Friday, July 17, 2009

Pride and Prejudice and Zombies


Society hit a new low with the publication of "Pride and Prejudice and Zombies" (Quirky Classics, 2009). Naturally, seconds after I found out about this book I raced to the bookstore where dozens of people had already congregated to purchase a copy.
P&P&Z stayed very close to the original story--including using much of Jane Austin’s exact text--except that in this version England is overrun with man-eating zombies have turned carriage rides across the countryside and neighborhood balls into life-threatening events. The Bennet family spent several years training under a ninja in Japan and so fought valiantly against the zombies in several gripping passages throughout the book.
Co-author Seth Grahame-Smith wrote the book over six weeks, pasting his own zombie passages in between Jane Austin’s original text. His writing stayed true to Jane Austin’s style of “using 40 words when one would suffice” (quote from Seth Grahame-Smith). Before settling on the concept of Pride and Prejudice and Zombies, Grahame-Smith experimented with classic titles such as Wuthering Heights and Crime and Punishment with themes like monkeys and ninjas. He comically altered some of the characters from Pride and Prejudice, writing about Mr. Bennet’s love affair in Japan, having Charlotte die the painful death of a zombie, and then her husband Mr. Collins kill himself in grief.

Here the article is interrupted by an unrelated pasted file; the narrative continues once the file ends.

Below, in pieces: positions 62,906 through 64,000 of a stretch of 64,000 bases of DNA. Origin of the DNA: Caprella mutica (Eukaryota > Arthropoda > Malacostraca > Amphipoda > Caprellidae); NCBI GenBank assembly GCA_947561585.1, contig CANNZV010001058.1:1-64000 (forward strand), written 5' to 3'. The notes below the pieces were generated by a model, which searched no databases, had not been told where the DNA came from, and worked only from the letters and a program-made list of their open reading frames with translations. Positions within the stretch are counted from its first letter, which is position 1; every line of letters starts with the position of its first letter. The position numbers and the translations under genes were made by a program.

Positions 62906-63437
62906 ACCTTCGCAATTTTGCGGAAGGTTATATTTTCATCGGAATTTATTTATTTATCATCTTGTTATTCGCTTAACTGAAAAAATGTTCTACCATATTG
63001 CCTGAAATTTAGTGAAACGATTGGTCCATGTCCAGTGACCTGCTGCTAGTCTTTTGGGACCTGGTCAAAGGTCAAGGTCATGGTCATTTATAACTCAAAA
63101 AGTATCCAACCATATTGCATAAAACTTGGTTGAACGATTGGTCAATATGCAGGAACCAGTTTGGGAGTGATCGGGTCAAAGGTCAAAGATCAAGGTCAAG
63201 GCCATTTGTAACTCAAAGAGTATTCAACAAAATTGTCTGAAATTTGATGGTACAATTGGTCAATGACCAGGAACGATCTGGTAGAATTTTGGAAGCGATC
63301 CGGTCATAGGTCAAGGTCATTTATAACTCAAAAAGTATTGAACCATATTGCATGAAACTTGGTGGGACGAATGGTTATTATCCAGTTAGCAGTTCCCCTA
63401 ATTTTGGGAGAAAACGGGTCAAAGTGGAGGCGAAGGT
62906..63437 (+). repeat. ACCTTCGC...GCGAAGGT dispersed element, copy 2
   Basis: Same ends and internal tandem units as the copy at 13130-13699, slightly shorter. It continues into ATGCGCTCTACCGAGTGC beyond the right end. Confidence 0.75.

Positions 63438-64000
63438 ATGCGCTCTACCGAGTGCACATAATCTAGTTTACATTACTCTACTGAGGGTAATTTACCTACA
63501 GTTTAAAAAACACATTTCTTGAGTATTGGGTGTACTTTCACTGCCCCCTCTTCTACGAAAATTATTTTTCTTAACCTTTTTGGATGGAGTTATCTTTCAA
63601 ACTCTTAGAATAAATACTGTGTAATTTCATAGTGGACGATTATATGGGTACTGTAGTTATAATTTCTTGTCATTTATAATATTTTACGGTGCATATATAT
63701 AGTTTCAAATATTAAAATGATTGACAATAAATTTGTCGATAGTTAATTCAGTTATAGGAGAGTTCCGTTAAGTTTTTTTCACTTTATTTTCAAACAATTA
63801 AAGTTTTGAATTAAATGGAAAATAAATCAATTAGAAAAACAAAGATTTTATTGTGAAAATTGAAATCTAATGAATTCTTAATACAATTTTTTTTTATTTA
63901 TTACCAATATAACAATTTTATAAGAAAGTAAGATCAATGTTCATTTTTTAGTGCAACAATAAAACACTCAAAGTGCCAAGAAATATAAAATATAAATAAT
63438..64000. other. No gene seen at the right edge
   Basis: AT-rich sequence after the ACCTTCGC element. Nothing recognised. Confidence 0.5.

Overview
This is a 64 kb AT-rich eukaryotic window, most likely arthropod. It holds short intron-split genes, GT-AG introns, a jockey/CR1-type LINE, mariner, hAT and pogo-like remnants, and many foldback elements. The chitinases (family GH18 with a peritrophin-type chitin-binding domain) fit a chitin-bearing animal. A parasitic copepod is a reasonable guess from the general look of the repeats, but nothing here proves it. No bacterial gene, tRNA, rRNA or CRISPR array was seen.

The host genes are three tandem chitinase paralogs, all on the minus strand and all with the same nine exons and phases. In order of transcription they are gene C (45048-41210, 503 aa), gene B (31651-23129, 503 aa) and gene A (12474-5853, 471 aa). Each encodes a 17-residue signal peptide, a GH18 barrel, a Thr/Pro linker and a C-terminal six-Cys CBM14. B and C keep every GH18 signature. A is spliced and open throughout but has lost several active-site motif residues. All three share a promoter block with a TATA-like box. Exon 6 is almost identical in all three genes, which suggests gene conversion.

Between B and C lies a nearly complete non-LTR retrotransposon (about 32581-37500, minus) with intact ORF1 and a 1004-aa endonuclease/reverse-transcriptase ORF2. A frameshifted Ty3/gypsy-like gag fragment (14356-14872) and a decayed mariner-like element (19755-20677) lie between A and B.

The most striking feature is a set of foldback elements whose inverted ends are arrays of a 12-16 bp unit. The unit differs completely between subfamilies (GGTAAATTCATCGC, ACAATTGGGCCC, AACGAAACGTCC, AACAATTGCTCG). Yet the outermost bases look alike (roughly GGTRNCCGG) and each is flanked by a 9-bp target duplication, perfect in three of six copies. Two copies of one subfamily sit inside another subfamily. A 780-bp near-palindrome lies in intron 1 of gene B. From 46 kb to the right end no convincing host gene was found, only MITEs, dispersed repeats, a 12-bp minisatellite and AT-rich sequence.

Undeniably, Pride and Prejudice and Zombies is a lot of fun, in a totally ridiculous sort of a way. Unfortunately, however, Grahme-Smith opted to make the book purely comical, and forwent the opportunity to turn P&P&Z into a satire on Jane Austin and all of her books in general. After enduring almost two decades of Jane Austin obsession—where every six months another movie comes out of one of her books--it would have been a breath of fresh air to read something that ridicules plots entirely consumed with matchmaking and marriage.
In addition, the entire concept, chosen at random, seems simply bizarre and silly, with very little creativity involved in the process. In fact, the only part of the book where Grahame-Smith exercised artistic liberties was when he made puns out of the frequent conversations that arise in the book about ‘balls’. This book was kind of like eating a bag of marshmallows; it may at time be fun, but mostly it feels like fluff and you have no sense of fulfillment afterwards.

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